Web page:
The following article is a guest post from Mimi Lewis. Mimi has written a series of posts for her final project, which is required for graduation from our Hot 26+ Teacher Training course. She is looking forward to graduation in May 2018. You can read more of her posts here.
THE DIALOGUE: LEARNING HOW TO MINDFULLY LISTEN
As a student in hot yoga teacher training course, I am writing a series of six posts to show how what we’ve learned in the course can be applied to life in and out of the hot yoga room. This third blog is about learning how to actively or mindfully listen to what is being said. As it turns out, there is a whole world of research and knowledge about how much this can improve our everyday lives and relationships. It’s also made a difference in my yoga practice.
We are so inundated daily by sounds and distractions, so it can be challenging to get still and absorb the words spoken by others. Research suggests that we only remember 25-50% of what is said, so if we converse for 10 minutes, we pay attention to less than half of the conversation (mindtools.com). Think about it. How many times have you had a discussion and walked away trying to remember what was said? It’s not intentional, but for many of us we aren’t aware of how we are listening. Perhaps we are just distracted and not focused on what’s being said. It all starts with learning how to be self-aware and mindful.
As part of the course, we have a mindfulness teacher, Mimi Sherman, (breathe-mindfulness.com) that has spent time with us discussing this very topic. She has shown us how being present and listening when someone is talking so you actually hear what they have to say can change the outcome and dynamics in many areas of life. She provided us with information written by Theo Koffler, a mindfulness teacher which states:
“Listening seems like a natural skill, yet it requires attention and practice to stay present and truly hear what another person is communicating. The mind tends to wander, and our internal narratives and busy thoughts fragment our attention and sap our ability to stay focused in the moment.” Being a good listener is an art and it starts with awakening the mind to what is being said.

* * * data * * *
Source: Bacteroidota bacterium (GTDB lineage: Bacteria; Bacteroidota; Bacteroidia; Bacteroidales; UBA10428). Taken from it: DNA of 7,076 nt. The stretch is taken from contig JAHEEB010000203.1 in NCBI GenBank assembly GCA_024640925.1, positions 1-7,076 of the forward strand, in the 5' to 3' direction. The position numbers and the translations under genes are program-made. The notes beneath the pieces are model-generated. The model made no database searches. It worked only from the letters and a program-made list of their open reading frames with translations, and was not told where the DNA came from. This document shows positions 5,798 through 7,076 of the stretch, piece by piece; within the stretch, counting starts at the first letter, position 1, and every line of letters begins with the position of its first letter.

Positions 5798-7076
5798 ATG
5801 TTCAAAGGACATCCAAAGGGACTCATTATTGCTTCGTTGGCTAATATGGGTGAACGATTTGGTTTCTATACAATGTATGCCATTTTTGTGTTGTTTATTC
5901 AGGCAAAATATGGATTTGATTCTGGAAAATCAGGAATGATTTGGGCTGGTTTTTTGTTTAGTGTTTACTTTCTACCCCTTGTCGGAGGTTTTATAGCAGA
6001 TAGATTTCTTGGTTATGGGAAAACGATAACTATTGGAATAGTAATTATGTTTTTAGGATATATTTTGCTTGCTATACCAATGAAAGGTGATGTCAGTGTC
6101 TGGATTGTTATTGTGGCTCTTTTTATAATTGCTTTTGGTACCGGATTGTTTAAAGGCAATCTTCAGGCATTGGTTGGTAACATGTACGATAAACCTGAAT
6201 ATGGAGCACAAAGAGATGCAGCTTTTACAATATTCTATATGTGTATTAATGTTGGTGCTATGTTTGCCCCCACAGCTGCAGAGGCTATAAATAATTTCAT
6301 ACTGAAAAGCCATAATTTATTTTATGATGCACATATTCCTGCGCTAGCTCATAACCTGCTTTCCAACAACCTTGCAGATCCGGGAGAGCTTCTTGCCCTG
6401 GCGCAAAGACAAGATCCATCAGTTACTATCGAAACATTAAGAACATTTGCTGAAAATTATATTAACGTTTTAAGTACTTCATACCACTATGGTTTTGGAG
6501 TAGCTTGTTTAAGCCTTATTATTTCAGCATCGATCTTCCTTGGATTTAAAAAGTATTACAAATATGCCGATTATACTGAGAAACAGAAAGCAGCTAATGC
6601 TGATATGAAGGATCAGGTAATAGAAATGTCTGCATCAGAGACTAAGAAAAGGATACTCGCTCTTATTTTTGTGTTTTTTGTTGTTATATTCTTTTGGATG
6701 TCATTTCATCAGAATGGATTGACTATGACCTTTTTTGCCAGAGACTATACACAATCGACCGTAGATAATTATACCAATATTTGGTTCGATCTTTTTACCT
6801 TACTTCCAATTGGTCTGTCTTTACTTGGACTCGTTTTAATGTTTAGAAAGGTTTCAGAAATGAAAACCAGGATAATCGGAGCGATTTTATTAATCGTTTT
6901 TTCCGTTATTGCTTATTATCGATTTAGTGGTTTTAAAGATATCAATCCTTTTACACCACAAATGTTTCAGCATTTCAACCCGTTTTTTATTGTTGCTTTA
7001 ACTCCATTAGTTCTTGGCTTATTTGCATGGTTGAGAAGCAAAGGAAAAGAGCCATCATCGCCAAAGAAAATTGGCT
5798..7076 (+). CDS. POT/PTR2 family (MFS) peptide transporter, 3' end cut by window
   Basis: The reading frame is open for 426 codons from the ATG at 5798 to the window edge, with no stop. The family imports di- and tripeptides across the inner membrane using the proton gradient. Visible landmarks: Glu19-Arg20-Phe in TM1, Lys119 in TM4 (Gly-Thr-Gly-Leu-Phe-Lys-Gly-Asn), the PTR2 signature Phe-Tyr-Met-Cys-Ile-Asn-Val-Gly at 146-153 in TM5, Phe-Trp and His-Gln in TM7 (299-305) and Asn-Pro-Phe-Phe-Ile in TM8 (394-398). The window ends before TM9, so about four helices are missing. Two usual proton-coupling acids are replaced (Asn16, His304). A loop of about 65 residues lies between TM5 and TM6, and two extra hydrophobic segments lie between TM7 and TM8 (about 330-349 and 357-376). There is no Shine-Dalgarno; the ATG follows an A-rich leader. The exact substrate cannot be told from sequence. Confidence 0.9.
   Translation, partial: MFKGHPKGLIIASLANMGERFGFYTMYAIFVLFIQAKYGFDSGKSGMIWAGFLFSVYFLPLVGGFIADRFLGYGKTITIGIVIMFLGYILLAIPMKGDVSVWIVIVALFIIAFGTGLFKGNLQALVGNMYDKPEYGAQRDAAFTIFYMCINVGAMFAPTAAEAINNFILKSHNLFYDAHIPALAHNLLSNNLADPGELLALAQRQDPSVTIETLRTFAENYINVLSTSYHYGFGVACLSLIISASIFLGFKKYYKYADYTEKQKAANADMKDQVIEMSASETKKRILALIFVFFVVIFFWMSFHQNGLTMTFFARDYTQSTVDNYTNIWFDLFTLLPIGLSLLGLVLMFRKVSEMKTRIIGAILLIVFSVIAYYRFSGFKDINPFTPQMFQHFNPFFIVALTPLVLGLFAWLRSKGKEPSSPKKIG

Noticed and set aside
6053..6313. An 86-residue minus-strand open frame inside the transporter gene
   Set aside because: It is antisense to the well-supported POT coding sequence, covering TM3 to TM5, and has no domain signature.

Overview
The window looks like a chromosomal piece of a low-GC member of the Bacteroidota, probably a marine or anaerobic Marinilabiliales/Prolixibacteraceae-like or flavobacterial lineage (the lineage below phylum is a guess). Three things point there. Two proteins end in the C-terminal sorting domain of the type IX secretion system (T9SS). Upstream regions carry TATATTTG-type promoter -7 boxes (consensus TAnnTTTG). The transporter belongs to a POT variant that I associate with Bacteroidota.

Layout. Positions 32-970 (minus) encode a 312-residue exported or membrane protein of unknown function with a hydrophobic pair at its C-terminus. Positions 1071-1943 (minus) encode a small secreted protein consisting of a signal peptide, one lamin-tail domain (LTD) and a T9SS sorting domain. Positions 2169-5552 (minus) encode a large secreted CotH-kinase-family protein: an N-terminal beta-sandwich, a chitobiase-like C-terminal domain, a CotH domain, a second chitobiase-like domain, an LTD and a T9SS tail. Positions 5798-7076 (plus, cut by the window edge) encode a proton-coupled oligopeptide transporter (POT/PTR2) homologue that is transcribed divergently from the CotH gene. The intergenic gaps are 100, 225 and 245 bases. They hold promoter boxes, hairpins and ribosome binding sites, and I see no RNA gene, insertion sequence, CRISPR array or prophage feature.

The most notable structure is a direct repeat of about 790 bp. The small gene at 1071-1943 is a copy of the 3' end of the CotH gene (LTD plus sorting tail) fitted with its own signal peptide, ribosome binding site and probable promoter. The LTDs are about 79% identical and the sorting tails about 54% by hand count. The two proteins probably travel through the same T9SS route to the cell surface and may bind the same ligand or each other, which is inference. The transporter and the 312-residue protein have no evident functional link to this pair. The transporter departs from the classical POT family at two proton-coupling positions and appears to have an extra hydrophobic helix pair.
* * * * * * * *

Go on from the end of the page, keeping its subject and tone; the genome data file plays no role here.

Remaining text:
One of the main distinctions about Bikram yoga is that the teacher leads you through a moving meditation by telling your body what to do through the spoken dialogue. The student depends on every word said so the posture is carried out in the way in which it was intended. After 15 years of doing this class, I have discovered just how much I was missing by not truly listening to the words spoken. It has taught me to listen like it’s my first class again. There is so much more there than I realized and it has made a difference in adjustments in the postures. As a result, I see physical and mental improvement. All because I am learning to HOW to listen.
Bringing this to my attention in the hot room has also brought awareness for me in my everyday life. Whether it’s at work, home or a social setting, taking the time to listen has made a difference for me. There is a sense of observation and awareness that funnels a deeper level of understanding than before. It can make us feel more connected to each other and strengthen relationships because it shows respect, interest and genuine concern.
Mindfulness teacher/focus trainers David Rome and Hope Martin have developed three techniques for becoming a better listener (mindful.org/deep-listening). They are:
- Mindfulness: Awareness meditation-This is a sitting meditation with emphasis on being bodily present (mindfulness of body, life and effort).
- The Alexander Technique: Teaches how to develop equanimity and not be pushed or pulled by life circumstances.
- Focus: Cultivates three vital inner skills: self-knowing, caring presence and intuitive insight.
Becoming aware of how to listen has been eye opening, and it continues to evolve for me in my practice and when conversing with others. As we have learned, it all starts with self-awareness and that is half the battle.
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